The pledge includes $5.8bn in aid and investment for strengthening government and economic development in Central America, and another $4.8bn in development aid for southern Mexico.
The US aid aims to promote better security conditions and job opportunities to allow Central Americans and Mexicans to remain in their countries and not have to emigrate.
It comes after weeks of hardline rhetoric from Donald Trump about the caravans originally full of thousands of Central American refugees and migrants that have ended up at the US-Mexico border.
The plan was announced in a joint US-Mexican statement released by the State Department and read aloud by Mexican Foreign Relations Secretary Marcelo Ebrard in the Mexican capital.
“In sum I think this is good news, very good news for Mexico,” Mr Ebrard said.
Newly inaugurated Mexican President Andres Manuel Lopez Obrador waxed poetic about the plan to provide jobs in his country, saying he hoped less Mexicans would eventually seek to emigrate to the US.
“I have a dream that I want to see become a reality ... that nobody will want to go work in the United States anymore,” Mr Obrador said at a morning news conference before the announcement.
The combination of public and private investment for the stay-at-home effort doesn't require congressional approval, unlike Mr Trump's signature project to stem illegal immigration — a large wall spanning the entirety of the US-Mexico border.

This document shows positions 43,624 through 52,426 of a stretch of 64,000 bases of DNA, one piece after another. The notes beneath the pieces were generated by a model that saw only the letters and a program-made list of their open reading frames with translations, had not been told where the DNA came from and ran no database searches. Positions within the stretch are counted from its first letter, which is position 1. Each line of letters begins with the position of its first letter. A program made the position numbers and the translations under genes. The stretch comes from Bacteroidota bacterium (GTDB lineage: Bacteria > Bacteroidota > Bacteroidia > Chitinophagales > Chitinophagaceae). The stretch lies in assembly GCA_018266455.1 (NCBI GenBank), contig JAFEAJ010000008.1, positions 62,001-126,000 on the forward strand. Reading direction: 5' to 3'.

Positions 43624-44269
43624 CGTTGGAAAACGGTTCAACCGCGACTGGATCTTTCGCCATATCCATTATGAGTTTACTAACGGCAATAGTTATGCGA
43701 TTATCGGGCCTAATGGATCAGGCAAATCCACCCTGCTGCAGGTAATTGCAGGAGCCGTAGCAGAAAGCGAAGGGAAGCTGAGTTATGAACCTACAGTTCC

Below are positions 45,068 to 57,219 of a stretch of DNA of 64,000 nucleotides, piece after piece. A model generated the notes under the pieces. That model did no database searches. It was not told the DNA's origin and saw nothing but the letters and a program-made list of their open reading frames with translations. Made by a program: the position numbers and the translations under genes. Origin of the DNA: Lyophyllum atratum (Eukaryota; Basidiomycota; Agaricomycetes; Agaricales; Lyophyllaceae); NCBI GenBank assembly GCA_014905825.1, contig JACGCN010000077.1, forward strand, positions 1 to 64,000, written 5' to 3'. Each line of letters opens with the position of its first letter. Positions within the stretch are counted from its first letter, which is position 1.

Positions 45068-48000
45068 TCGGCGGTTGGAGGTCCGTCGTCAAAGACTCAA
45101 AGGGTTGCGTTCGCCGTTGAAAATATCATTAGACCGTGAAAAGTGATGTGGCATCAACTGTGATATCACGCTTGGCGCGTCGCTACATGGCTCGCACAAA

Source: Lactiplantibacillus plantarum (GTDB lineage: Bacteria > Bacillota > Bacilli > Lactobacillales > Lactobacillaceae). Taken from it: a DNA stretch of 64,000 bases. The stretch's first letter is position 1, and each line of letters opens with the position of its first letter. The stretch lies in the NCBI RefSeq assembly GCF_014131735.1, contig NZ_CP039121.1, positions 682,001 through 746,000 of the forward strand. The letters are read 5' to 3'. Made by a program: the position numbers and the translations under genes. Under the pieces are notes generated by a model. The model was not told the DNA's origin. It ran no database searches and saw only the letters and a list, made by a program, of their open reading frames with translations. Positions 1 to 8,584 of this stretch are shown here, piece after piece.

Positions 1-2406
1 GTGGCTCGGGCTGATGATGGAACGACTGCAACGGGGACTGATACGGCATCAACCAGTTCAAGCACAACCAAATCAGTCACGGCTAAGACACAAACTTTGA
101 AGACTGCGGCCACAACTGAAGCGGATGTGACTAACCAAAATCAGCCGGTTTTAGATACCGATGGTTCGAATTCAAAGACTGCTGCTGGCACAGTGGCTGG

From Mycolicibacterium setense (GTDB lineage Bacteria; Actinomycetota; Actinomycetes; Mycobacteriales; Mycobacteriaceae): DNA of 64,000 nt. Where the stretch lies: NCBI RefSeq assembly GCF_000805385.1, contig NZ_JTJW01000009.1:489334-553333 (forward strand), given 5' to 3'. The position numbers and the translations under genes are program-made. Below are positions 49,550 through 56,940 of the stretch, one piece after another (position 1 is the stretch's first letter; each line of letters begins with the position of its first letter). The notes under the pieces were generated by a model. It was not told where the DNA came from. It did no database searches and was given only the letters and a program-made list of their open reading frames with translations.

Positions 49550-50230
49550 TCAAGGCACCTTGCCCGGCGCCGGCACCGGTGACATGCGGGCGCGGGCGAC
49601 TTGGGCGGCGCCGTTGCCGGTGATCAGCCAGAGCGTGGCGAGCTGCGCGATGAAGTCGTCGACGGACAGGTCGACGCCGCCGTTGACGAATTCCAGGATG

The US State Department issued a simultaneous statement Tuesday, saying “The United States is committing $5.8bn through public and private investment to promote institutional reforms and development in the Northern Triangle,” a term that refers to Honduras, Guatemala and El Salvador.
Mr Obrador's administration has said it is also interested in agricultural, forestry and tourism projects in southern Mexico.
The US has already said it will contribute to those efforts.
The US Overseas Private Investment Corporation “is prepared to invest and mobilise $2bn in additional funds for projects in southern Mexico that are viable and attract private sector investment,” according to the statement. “This amount is in addition to the $2.8bn in projects for Mexico through OPIC's current investment pipeline.”
Mr Edbard added: “The commitments established here signify more than doubling foreign investment in southern Mexico starting in 2019.”
Southern states like Chiapas and Oaxaca are home to many of Mexico's poorest communities.
Mr Obrador, who took office in the beginning of December, has sought to make development in that region a priority, including plans for a “Mayan train” stretching from touristy parts of the Yucatan Peninsula down to Chiapas.
It was not immediately clear if Mexico would give anything in return for the massive investment. A planned announcement about Mexico's migration policy was postponed until Wednesday.
The US has reportedly wanted Mexico to allow migrants seeking asylum in the United States to remain in Mexico while their applications are processed.
Mr Edbard had previously suggested about $25 billion in US investment would be an appropriate figure for what Mexicans and Central Americans have dubbed “The Alliance for Prosperity” in the region.
Additional reporting by AP
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